As an amateur genealogist, be prepared to sometimes get things wrong. Bruce Lee said, “Mistakes are always forgivable, if one has the courage to admit them.”
In late 2019, I came to the startling realization that my third-great-grandfather, John Bullard, was not who I thought he was.
I studied my grandmother’s brother’s Ancestry DNA test and found very weak matches to descendants of Mary Reeves and Henry Bullard, John’s supposed parents. There were much higher matches to other Bullard family descendants who were not closely related to Henry Bullard.
So…how did I get this wrong? I copied from everyone else’s family tree. Yes, I did that. But, it looked legit! There WAS a John Bullard who was Henry’s son. He was probably about the same age as my John Bullard. They both lived in the same rural county, DeKalb, in Tennessee. Both were said to be in the Civil War. My relatives even had John linked as a son to Henry on their family trees, so I thought it checked out.
However, DNA doesn’t lie. There are strong matches to a different group of Bullards who ALSO ended up in DeKalb County, Tennessee. Using census data, I couldn’t confirm or eliminate any Johns.
I used a Civil War pension record retrieval service to order the pension packet for John Bullard; his pension was originally requested by his daughter, Nancy Jane Bullard Carroll. I hoped this would solve the mystery of John’s parents, but it didn’t. It did provide some clues as to his real identity and also where Nancy was living in a year where I couldn’t find her on the census record (1910/1911 – Fort Towson, Oklahoma).
Here in the link to Google Drive to retrieve John Bullard’s entire pension file. If you have trouble accessing it, email me at firstname.lastname@example.org and I’ll email you a copy.
Without further ado, here is the complete records timeline for the “real” John Bullard. Let’s solve this mystery together!
John Isham Bullard – The only proof of his full name comes from Nancy’s Declaration of a Minor Child in Order to Obtain a Pension.
Birth year – Unknown. He’s not identifiable on any census records. It could range from 1851 to earlier if we estimate he was at least 18 in 1869 when he married Margaret Pack.
Birth place – John was born in North Carolina according to Nancy’s answers of her father’s birth place on the 1880, 1900, and 1920 census. DNA shows matches with Bullards from Robeson and Columbus counties in North Carolina.
1861 – 1865 – Nancy Carroll states that her father was in the Civil War in her pension request. She says he was a Corporal in the 2nd Volunteer Calvary, Company A or B (Union). There was no John Bullard in that Calvary. Here is one of the letters she was sent in response.
In a letter dated 22 Oct. 1895, Nancy gives additional names of the men her father served under: Captain L.N. Woodside and Colonel W.M. Hathaway. She apologizes for any previous wrong information, saying it came from her mother. She says the names of Woodside and Hathaway came from her father’s “comrade out in service with him” who resides in Franklin, Kentucky, named B.W. Bullard. B.W. Bullard is Burgoyne W. Bullard whose son, Charles, married Nancy’s husband’s sister, Ida Carroll. DNA points to Burgoyne and John being related, likely cousins. (My best guess right now is that their fathers were brothers.)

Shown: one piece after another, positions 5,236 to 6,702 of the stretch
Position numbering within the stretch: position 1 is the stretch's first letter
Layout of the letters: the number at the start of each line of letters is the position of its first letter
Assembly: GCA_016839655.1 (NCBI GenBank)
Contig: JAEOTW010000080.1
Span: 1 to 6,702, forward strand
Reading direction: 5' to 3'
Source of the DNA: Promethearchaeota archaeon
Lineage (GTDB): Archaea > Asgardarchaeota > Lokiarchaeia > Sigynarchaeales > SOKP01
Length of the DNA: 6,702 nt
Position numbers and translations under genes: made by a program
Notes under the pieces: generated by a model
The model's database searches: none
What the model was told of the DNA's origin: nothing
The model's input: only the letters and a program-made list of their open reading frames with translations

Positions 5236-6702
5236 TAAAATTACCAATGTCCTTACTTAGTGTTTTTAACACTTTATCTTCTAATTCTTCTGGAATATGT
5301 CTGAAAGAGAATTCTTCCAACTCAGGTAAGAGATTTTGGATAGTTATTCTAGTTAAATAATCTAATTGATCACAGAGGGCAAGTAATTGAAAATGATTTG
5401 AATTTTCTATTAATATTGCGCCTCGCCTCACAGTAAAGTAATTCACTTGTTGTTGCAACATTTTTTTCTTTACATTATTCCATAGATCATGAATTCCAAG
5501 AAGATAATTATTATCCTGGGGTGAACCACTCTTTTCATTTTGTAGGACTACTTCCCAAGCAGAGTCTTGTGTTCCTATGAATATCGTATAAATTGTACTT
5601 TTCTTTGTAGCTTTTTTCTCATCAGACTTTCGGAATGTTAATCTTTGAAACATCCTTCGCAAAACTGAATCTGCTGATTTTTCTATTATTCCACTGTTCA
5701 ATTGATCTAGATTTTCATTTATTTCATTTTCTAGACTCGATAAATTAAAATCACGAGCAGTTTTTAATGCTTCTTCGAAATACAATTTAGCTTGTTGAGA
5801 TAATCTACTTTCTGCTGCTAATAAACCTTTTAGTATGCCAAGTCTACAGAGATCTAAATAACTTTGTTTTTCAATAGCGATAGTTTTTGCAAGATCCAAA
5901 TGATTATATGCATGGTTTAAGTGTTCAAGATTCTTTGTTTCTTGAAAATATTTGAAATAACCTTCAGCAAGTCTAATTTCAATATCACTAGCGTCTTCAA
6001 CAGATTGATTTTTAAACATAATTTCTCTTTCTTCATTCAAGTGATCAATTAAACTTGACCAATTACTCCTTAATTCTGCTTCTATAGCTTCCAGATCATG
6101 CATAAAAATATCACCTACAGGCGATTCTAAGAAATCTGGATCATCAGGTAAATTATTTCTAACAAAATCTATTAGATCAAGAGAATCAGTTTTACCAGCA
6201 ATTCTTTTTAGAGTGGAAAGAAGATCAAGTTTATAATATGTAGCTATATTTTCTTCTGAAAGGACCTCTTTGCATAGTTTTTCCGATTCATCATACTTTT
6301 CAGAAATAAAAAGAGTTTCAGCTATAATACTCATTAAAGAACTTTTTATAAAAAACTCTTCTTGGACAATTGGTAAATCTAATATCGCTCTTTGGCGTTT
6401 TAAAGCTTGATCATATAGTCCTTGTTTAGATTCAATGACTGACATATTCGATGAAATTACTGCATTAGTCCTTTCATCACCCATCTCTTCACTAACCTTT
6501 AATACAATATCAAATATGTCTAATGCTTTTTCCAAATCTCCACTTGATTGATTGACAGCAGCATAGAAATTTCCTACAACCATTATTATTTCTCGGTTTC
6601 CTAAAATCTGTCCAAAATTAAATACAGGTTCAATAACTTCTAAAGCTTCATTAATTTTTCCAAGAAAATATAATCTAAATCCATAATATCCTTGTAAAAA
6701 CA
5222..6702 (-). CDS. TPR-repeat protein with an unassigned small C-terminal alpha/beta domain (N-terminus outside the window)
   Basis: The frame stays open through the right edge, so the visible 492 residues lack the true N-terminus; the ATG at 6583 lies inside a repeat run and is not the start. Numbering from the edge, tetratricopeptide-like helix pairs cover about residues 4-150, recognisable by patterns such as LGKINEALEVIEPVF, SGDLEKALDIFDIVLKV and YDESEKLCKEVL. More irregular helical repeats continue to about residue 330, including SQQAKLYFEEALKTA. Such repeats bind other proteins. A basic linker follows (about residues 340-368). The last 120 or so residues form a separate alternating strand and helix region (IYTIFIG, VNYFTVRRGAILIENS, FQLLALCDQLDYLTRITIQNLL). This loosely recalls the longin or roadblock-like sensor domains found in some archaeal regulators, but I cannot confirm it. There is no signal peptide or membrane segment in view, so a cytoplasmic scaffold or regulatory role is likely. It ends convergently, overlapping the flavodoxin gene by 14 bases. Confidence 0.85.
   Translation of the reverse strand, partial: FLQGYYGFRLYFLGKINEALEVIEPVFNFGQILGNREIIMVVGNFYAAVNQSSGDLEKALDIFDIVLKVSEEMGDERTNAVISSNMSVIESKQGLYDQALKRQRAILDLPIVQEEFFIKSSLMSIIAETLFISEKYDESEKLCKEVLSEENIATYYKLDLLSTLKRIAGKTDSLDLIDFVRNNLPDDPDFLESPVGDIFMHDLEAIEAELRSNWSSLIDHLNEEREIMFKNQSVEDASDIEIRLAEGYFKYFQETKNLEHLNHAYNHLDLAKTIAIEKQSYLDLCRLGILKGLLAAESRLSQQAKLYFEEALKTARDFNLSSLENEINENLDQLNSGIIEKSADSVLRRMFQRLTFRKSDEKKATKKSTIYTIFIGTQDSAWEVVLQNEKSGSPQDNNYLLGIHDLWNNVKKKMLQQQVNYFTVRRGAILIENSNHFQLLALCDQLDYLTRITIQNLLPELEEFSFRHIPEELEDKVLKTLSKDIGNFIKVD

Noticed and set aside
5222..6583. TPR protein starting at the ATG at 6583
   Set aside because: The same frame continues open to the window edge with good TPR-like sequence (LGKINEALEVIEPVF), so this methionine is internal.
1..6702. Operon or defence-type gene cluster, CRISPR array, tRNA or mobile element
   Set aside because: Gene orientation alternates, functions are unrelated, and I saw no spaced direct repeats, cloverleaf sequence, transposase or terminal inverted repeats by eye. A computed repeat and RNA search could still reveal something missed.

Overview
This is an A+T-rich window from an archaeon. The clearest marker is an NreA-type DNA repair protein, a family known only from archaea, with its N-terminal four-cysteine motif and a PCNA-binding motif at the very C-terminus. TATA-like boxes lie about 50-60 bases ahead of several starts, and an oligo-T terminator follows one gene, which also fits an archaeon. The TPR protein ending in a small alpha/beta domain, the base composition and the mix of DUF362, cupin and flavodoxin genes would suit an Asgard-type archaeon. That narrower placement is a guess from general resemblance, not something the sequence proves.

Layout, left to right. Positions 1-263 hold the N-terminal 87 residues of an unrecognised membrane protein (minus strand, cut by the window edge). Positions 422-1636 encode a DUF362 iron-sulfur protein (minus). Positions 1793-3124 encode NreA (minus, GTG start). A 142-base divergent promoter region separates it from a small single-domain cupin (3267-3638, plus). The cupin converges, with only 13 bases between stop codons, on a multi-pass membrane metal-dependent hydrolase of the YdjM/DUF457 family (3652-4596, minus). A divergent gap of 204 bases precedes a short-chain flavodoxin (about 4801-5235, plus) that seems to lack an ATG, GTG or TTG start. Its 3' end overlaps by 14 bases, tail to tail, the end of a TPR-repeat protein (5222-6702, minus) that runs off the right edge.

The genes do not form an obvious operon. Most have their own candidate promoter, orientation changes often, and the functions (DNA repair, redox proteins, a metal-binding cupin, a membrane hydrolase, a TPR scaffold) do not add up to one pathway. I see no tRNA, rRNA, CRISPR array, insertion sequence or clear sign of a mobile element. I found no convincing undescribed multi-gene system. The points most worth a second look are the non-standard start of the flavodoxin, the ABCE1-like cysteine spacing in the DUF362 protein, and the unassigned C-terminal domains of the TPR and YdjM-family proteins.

- Who was “Captain L.N. Woodside”? – In 1862, L.N. Woodside was a private in Company A of the Fifth (Union) Regiment Calvary, sometimes called the First Middle Tennessee Calvary, Stoke’s Calvary. This group was made up of DeKalb County men. There was a Lieutenant L.N. Woodside, appointed 21 Mar 1864, to Company G of the First Federal Regiment of Mounted Infantry, made up of DeKalb County men. (Source: History of DeKalb County)
- Who was “Colonel W.M. Hathaway”? – In the Fourth (Union) Mounted Infantry, William L. Hathaway was appointed captain 29 Oct. 1864 of Company F. Hathaway lived in Liberty, DeKalb County (pg. 235, History of DeKalb County)
- Was B.W. Bullard of Franklin, Kentucky in the Civil War? – Burgoyne was born Dec. 1848. In 1860, he was 13, living with parents Stephen and Irena Bullard in Columbus, North Carolina. That’s young to be in the Civil War, but not impossible. I do not know when he moved to Tennessee. He is there by 1870, living with mother, Irena in DeKalb County. I have found no record of Burgoyne being in the Civil War.
23 Dec 1869 – “I.J. Bullard” married “M.J. Pack” in DeKalb County, Tennessee. 150 years ago! (Tennessee Marriage Records)
1870 – The Bullard family is not on the census for this year.
Apr 1870 – John dies of “brain fever” in Cannon County, Tennessee. (See document above – “Declaration of a Minor Child in Order to Obtain a Pension”)
29 Sep 1870 – Nancy Jane Bullard is born to Margaret Jane Pack Bullard. She was the only child of John according to the below letter from 1908. John never had the chance to meet his daughter.
DNA testing indicates John Isham Bullard had some Native American ancestry.
Do you also descend from Nancy Jane Bullard Carroll/Carrell? Any information you have would be helpful in solving this mystery! Email me at email@example.com.
Posted 11 Jan 2020